Sunday, October 21, 2007

Game Seven

I love Game Sevens. In any sport, they're fantastic, but there really is nothing better in sports than a Game Seven in baseball. I love the phrase "win or go home." I love the phrase "all hands on deck" even more. That's easily my favorite baseball saying, just ahead of "double-barreled action in the bullpen." And I love the anticipation - I have a paper to write today, and I'm blowing off the game of a historically good Patriots team to write it so I have all afternoon and evening free for Game Seven.

And how do I even count the ways that I love this Game Seven? I can't wait to see Jacoby Ellsbury get another start. I'm hoping I don't have to see him, but I want to know how John Lester can pitch on the grand stage when the Red Sox need him most. I want to see if something happens that I never thought possible: J.D. Drew getting a standing ovation, at Fenway Park, no less. I hope to see C.C. Sabathia being used as a situational lefty, although Eric Wedge will probably leave him in too long. I don't even know how this hilarious Paul Byrd business will affect the game, but there's a 100% chance that I will complain about it repeatedly if the Indians win tonight (will Ross join me?).

I hopeful, of course, because you have to be. I'm hopeful that Matsuzaka won't put too much pressure on himself, and will attack the strike zone and keep his pitch count manageable. I'm hopeful that the Red Sox can finally solve the Jake Westbrook knock-knock joke (he's not really a riddle, is he? He's Jake Westbrook!). I'm hopeful that Eric Wedge will continue to blow this series, after pushing Sabathia too hard in Game Five and using up most of his good relievers in Game Six (I finally know what it was like for Yankee fans playing against a Grady Little-managed team - it feels sweeeeeeeet). I'm hopeful that Troy O'Leary throws out the first pitch. I'm hopeful that the last few innings are rendered meaningless by a huge Red Sox lead, but if they're not, I hope for one or two things, or both: the prominent involvement of David Ortiz and the prominent involvement of Joe Borowski.

Mostly, I hope that the Red Sox finish off their 1986-esque ALCS comeback, and if it happens, I hope that I can get World Series tickets. Fenway is impossible, but the Rockies don't start selling until tomorrow morning, and I've got three other guys committed to a weekend trip to Denver.

I'm giddy. I'm nervous. I'm ready for Game Seven.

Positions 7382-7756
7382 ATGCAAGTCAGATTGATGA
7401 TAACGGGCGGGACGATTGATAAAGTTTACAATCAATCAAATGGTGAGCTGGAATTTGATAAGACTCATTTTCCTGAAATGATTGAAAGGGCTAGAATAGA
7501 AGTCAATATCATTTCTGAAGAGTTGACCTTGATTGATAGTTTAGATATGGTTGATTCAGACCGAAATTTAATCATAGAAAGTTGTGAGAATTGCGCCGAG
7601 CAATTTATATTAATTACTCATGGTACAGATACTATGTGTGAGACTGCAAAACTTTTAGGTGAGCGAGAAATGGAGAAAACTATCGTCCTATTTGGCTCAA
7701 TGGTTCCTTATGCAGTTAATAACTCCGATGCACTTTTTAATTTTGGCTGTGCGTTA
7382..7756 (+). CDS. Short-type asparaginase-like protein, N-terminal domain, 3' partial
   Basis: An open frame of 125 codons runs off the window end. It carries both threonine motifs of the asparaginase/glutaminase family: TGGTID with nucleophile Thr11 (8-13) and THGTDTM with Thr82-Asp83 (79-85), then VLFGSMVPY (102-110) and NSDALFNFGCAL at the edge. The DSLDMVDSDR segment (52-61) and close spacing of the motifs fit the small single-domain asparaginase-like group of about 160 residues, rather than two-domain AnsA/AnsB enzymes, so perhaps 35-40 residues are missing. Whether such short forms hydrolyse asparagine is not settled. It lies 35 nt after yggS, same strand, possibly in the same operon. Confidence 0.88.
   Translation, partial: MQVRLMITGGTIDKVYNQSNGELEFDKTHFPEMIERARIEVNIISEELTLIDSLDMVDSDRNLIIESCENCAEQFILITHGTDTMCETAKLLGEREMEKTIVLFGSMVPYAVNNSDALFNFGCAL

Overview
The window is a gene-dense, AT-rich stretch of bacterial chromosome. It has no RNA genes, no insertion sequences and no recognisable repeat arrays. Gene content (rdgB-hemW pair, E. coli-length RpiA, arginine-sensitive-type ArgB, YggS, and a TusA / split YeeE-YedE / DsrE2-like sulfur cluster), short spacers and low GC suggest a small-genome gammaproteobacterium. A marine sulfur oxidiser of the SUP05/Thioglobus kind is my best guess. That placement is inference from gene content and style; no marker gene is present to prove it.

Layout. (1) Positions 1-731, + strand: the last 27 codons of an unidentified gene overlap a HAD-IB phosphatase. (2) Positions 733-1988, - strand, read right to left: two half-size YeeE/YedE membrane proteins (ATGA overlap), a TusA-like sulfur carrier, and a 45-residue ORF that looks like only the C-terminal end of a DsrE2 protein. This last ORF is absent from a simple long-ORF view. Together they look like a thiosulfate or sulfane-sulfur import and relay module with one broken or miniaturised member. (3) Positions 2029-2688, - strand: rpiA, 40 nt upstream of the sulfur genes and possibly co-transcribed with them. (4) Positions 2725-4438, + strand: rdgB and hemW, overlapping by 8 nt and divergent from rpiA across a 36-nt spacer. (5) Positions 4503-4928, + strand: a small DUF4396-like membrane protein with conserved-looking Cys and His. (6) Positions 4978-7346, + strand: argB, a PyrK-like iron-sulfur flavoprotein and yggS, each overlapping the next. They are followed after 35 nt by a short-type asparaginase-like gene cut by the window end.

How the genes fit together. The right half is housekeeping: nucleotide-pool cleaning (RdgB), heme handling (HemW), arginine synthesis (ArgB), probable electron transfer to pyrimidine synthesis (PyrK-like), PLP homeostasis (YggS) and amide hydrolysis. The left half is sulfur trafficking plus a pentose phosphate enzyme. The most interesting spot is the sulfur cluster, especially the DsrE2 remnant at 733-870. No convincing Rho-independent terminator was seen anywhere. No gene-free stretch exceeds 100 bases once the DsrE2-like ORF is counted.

2 comments:

Warren said...

Red Sox fans have got to be hoping that their team isn't giving them The Tease. I remember all too well the Mets' Tease in the 1999 playoffs against the Braves. Down 3-0 they win Game 4, then have Ventura's famous grand single to win Game 5. Then in Game 6, they have Al Leiter give up 5 runs without getting an out, but come all the way back and take the lead in the eighth. Then Franco blows the save, but the game goes into extra innings. Then the Mets score in the 10th, but Benitez blows it. Then the Braves get a man on third in the 11th, the Mets intentionally walk two batters and Kenny Rogers walks in the winning run. The only reason I don't look back and wish the Mets got swept instead was because I was at that Game 5 and it was the greatest sports moment I've witnessed (although Mandy wasn't too happy about sitting through that loss in her Braves gear and then having to walk through the parking lot being berated by Mets fans).

But good news, Boston fans - I think the Houston Texas stole your Tease today. They were down 32-7 entering the fourth quarter, then scored 29 points in the quarter to take a one point lead with less than a minute left, just to lose on the Titans' last second field goal (their eighth of the day). So, Sully, I hope for your sake that all the negative mojo has been stolen from Boston today.

Sully said...

Consider it stolen. I don't even know what to say - I feel guilty because I'm so freaking spoiled right now. The rest of America hates Boston so much, and I feel *this* bad about it. But at the same time, I remember the 90's, when we got three sniffs of a championship in 40 team seasons ('90 Sox, '90 Bruins, '96 Patriots).

I feel bad for Cleveland, because they've had it just as bad, but for the past 50-plus years. I feel bad for Philly, and Buffalo, and San Diego (especially this year), and all of the other fan bases that have gone through droughts like that. It's not really fair, but as someone who's been on the other side, I can only say this: the wait is worth it. Just trust me.